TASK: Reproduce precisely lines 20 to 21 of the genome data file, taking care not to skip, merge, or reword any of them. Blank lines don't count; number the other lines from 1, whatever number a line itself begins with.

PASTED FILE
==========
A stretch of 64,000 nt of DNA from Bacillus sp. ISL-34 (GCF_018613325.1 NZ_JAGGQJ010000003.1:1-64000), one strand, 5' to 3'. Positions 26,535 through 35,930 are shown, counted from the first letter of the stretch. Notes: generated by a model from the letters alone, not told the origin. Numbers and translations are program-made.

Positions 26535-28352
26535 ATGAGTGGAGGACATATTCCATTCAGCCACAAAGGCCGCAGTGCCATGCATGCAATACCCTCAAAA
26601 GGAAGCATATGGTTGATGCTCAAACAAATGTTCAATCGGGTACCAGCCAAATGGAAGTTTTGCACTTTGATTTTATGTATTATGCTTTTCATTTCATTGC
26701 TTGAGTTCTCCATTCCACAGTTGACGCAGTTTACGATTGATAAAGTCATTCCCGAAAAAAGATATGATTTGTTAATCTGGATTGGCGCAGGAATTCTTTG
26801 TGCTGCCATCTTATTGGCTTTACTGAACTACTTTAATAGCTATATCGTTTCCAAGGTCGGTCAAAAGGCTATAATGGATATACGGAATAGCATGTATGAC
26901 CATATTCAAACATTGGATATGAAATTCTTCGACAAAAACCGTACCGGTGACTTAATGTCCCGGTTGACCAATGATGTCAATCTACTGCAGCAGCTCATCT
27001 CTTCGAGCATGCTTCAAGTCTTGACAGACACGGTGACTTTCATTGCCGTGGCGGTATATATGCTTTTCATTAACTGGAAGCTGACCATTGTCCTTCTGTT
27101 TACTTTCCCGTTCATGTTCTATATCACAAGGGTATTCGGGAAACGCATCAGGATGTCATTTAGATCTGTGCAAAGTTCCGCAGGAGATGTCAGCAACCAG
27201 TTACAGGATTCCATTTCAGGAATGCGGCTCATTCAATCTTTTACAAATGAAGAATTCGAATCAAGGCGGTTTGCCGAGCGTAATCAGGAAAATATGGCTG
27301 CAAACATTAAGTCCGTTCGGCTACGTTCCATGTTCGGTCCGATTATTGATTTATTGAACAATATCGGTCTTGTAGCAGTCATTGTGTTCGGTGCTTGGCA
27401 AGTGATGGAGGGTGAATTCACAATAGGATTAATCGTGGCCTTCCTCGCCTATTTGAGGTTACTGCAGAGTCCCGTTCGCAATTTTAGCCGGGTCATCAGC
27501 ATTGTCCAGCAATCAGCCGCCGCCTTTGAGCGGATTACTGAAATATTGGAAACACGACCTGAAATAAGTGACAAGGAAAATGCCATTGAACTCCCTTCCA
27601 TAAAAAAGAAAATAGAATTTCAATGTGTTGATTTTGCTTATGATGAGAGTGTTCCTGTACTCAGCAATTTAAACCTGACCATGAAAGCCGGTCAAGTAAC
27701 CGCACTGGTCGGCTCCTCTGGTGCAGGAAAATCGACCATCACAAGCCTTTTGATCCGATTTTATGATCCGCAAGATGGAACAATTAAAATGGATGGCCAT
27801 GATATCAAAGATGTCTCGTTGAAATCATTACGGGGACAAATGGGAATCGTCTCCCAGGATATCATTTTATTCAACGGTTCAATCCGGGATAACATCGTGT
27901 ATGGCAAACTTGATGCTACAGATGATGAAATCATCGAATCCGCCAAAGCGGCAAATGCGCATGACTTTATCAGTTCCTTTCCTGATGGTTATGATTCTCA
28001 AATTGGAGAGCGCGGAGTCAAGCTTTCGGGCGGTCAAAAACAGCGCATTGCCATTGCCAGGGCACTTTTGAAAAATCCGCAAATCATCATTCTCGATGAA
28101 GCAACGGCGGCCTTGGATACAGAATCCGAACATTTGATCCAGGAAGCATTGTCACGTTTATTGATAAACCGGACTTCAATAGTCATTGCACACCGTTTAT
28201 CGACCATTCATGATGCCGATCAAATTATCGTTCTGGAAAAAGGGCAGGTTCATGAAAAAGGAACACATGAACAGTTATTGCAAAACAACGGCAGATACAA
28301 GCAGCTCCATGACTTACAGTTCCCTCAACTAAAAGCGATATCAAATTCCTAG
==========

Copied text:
28201 CGACCATTCATGATGCCGATCAAATTATCGTTCTGGAAAAAGGGCAGGTTCATGAAAAAGGAACACATGAACAGTTATTGCAAAACAACGGCAGATACAA
28301 GCAGCTCCATGACTTACAGTTCCCTCAACTAAAAGCGATATCAAATTCCTAG